Identification and testing of a gene expression signature of invasive carcinoma cells within primary mammary tumors.

Department of Anatomy and Structural Biology, Albert Einstein College of Medicine, Bronx, New York 10461, USA.
Cancer Research (Impact Factor: 9.28). 01/2005; 64(23):8585-94. DOI: 10.1158/0008-5472.CAN-04-1136
Source: PubMed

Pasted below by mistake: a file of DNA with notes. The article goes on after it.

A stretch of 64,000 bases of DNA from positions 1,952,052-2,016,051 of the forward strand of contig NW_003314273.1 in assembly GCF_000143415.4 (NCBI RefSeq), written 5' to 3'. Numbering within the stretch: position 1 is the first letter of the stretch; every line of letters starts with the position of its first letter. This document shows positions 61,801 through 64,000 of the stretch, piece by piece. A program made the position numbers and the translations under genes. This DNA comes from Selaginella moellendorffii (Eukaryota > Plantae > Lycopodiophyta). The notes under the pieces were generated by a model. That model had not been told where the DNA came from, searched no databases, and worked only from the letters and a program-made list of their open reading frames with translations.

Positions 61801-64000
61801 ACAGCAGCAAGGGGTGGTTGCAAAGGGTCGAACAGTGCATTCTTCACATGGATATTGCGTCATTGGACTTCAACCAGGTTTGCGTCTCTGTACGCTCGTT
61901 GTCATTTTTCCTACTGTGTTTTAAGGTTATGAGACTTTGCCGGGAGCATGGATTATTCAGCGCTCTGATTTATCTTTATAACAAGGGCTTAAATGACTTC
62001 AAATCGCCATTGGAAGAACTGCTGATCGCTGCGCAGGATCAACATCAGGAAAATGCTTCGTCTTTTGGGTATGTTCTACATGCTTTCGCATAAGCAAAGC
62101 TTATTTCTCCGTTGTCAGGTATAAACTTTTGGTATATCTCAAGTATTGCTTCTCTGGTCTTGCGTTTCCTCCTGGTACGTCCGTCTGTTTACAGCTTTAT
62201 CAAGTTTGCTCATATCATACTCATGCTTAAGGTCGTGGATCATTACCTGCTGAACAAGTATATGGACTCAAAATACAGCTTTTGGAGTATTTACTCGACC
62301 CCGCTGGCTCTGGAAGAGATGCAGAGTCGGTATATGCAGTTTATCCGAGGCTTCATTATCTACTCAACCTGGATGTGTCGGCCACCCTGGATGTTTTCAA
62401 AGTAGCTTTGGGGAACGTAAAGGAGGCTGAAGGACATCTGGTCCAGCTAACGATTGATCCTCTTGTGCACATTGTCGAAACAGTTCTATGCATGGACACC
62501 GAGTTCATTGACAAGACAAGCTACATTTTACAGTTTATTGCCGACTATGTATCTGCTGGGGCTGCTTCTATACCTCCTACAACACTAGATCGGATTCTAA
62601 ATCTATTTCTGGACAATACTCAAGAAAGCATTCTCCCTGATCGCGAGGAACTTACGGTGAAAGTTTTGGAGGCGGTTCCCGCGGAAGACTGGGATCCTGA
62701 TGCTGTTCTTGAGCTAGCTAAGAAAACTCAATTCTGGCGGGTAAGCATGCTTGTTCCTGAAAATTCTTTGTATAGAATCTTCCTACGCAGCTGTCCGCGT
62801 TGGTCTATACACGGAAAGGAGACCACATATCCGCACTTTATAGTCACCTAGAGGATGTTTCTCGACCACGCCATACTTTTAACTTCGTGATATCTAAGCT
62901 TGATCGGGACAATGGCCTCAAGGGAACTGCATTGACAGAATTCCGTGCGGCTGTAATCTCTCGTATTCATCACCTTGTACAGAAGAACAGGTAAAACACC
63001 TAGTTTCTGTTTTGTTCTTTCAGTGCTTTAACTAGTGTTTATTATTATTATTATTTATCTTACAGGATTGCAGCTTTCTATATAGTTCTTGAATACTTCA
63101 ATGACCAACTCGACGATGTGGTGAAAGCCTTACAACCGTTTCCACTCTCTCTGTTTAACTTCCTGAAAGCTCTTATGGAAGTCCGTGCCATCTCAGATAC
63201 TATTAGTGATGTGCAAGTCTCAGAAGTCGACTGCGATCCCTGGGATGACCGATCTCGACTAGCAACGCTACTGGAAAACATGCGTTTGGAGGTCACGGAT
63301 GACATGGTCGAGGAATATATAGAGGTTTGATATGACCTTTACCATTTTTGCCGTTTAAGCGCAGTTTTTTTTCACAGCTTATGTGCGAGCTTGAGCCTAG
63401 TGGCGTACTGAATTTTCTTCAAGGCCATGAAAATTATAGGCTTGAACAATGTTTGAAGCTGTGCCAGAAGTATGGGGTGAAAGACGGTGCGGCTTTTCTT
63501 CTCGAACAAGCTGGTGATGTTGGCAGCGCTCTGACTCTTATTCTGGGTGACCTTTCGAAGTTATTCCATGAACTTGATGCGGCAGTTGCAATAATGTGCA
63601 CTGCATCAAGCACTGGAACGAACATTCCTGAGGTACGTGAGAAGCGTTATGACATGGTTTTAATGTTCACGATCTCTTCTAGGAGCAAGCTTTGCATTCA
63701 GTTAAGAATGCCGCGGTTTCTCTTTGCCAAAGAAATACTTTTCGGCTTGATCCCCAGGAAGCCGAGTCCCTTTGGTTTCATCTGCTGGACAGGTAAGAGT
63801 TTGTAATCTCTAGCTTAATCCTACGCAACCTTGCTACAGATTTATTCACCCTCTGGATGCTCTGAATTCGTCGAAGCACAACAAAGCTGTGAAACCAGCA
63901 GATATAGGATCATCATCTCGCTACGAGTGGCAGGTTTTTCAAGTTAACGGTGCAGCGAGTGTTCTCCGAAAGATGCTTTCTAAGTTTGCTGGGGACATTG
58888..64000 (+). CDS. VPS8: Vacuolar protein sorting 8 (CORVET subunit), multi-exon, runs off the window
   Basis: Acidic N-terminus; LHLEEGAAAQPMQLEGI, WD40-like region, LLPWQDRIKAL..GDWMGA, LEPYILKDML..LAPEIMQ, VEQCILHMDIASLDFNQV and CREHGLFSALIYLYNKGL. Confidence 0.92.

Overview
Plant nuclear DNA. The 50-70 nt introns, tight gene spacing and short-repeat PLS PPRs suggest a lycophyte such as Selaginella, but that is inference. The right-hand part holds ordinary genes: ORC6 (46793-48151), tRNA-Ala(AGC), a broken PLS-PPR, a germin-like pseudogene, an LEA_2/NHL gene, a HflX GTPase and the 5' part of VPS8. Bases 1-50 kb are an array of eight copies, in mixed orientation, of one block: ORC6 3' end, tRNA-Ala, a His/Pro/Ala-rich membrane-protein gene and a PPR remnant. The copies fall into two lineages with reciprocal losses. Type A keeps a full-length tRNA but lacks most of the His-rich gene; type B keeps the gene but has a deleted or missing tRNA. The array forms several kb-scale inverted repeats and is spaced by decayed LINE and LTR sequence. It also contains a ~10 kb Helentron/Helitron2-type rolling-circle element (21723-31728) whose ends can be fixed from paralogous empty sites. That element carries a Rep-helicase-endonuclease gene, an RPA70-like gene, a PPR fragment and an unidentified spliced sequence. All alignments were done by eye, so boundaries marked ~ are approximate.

ABSTRACT We subjected cells collected using an in vivo invasion assay to cDNA microarray analysis to identify the gene expression profile of invasive carcinoma cells in primary mammary tumors. Expression of genes involved in cell division, survival, and cell motility were most dramatically changed in invasive cells indicating a population that is neither dividing nor apoptotic but intensely motile. In particular, the genes coding for the minimum motility machine that regulates beta-actin polymerization at the leading edge and, therefore, the motility and chemotaxis of carcinoma cells, were dramatically up-regulated. However, ZBP1, which restricts the localization of beta-actin, the substrate for the minimum motility machine, was down-regulated. This pattern of expression implicated ZBP1 as a suppressor of invasion. Reexpression of ZBP1 in metastatic cells with otherwise low levels of ZBP1 reestablished normal patterns of beta-actin mRNA targeting and suppressed chemotaxis and invasion in primary tumors. ZBP1 reexpression also inhibited metastasis from tumors. These experiments support the involvement in metastasis of the pathways identified in invasive cells, which are regulated by ZBP1.

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